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Interview Questions You Should Put in the Bin

Interview questions tell us a lot about the company and its mindset. Progressive companies don't ask lame questions because they know those questions are reflective of them and the company.

Questions tell me a few things about interviewers; How creative, modern or old-school they are and how much interest they have in the person. When these things are not aligned, I know I would struggle under such conditions.

I noticed that progressive and experienced interviewers moved away from these questions:

  • Where do you see yourself in five years? (Nobody knows, ok.)

  • Why did you leave or want to leave your current job? (Irrelevant to the job.)

  • You have a varied CV. Why haven't you managed to stick with something? (This question already puts the candidate's work experience in a negative context; no matter what they say, it will remain a red flag.)

  • Why the career break? (This is also likely to be a red flag for the employer, which is wrong. People take breaks for many reasons, this information has no relevance to the job the candidate is applying for.)

  • Tell me a little bit about yourself. (This confuses people. Be specific about what you want to know.)

  • What was the biggest mistake you ever made? (Nobody will tell you.)

  • Why should I hire you? (That is not the way to inquire about skills.)

  • Why do you want to work here? (People don't really care where they work, so what exactly do you want to hear from this question?)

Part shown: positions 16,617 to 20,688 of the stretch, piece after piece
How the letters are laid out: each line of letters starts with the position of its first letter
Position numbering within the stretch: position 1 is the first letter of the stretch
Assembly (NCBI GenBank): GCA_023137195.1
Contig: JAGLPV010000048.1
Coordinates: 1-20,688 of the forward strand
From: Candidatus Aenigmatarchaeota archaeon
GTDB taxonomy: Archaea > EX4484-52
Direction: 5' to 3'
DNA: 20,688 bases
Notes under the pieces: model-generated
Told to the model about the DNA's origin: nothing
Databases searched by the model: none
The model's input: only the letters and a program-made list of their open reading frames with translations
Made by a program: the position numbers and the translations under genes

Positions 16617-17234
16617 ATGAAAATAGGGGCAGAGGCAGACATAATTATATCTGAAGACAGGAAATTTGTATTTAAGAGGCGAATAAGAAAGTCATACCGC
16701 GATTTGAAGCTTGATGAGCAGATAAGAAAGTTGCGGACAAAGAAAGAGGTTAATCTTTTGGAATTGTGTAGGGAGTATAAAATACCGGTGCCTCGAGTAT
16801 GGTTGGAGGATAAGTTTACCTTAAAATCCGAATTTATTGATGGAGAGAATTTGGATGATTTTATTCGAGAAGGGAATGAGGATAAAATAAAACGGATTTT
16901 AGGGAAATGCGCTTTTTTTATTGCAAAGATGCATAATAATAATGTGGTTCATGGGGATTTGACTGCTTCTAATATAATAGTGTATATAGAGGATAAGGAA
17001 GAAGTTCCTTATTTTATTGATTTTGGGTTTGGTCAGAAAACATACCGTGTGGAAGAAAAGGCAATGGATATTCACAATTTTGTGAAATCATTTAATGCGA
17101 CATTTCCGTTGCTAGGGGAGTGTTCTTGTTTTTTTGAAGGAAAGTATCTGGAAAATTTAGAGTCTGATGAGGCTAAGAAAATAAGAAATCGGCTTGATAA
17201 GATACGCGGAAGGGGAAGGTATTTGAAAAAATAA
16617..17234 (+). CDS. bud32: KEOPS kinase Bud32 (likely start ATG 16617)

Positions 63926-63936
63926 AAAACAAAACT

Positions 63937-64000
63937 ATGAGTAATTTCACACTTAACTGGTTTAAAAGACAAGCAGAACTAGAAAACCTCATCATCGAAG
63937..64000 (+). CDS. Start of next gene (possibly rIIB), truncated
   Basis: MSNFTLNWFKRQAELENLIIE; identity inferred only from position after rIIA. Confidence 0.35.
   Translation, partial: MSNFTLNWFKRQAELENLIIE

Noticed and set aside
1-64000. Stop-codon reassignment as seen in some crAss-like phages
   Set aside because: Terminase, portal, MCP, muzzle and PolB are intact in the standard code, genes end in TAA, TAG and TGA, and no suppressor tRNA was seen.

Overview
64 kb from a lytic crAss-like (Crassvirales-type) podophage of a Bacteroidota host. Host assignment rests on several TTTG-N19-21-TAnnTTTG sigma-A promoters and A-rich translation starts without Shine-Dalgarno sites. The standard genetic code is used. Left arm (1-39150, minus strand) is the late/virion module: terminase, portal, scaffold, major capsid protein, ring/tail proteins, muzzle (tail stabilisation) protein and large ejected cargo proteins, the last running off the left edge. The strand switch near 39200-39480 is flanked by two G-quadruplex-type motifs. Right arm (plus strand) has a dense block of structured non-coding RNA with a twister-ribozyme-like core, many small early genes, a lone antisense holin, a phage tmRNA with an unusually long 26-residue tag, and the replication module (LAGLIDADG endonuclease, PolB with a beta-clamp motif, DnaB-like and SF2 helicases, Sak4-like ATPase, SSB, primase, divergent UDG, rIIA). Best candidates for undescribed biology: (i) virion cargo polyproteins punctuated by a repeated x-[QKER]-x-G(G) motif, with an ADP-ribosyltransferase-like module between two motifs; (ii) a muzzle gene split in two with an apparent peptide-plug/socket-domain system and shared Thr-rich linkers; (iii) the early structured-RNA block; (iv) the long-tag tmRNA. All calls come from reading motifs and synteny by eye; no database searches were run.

• What would your previous manager say about you? (It depends on the relationship, not on the work. It also depends on who you ask.)

  • Are you interviewing with other companies? (The answer will always be yes.)

  • Why do you want to move here, and do you have friends or family living here? (People move where jobs are, and just because there are no family or friends with them, it doesn't mean they won't stay.)

All of these questions are biased and irrelevant to the job the person is applying for. Ask questions that are relevant to the job and don't let yourself be blinded by the biases that are behind these questions.

Remember, candidates measure the temperature very quickly when they arrive for an interview. They take note of everything:

  • Are people smiling and calm?

  • The atmosphere.

  • Were you expecting them? Did you prepare for the interview?

  • Are they offered at least a glass of water? I went to see a hospitality company where I wasn't even offered a glass of water. WOW.

  • The questions you ask and how well you listen.

  • Leadership style.

So please don't ruin your chances with the candidate because they will end up firing you as a potential employer.

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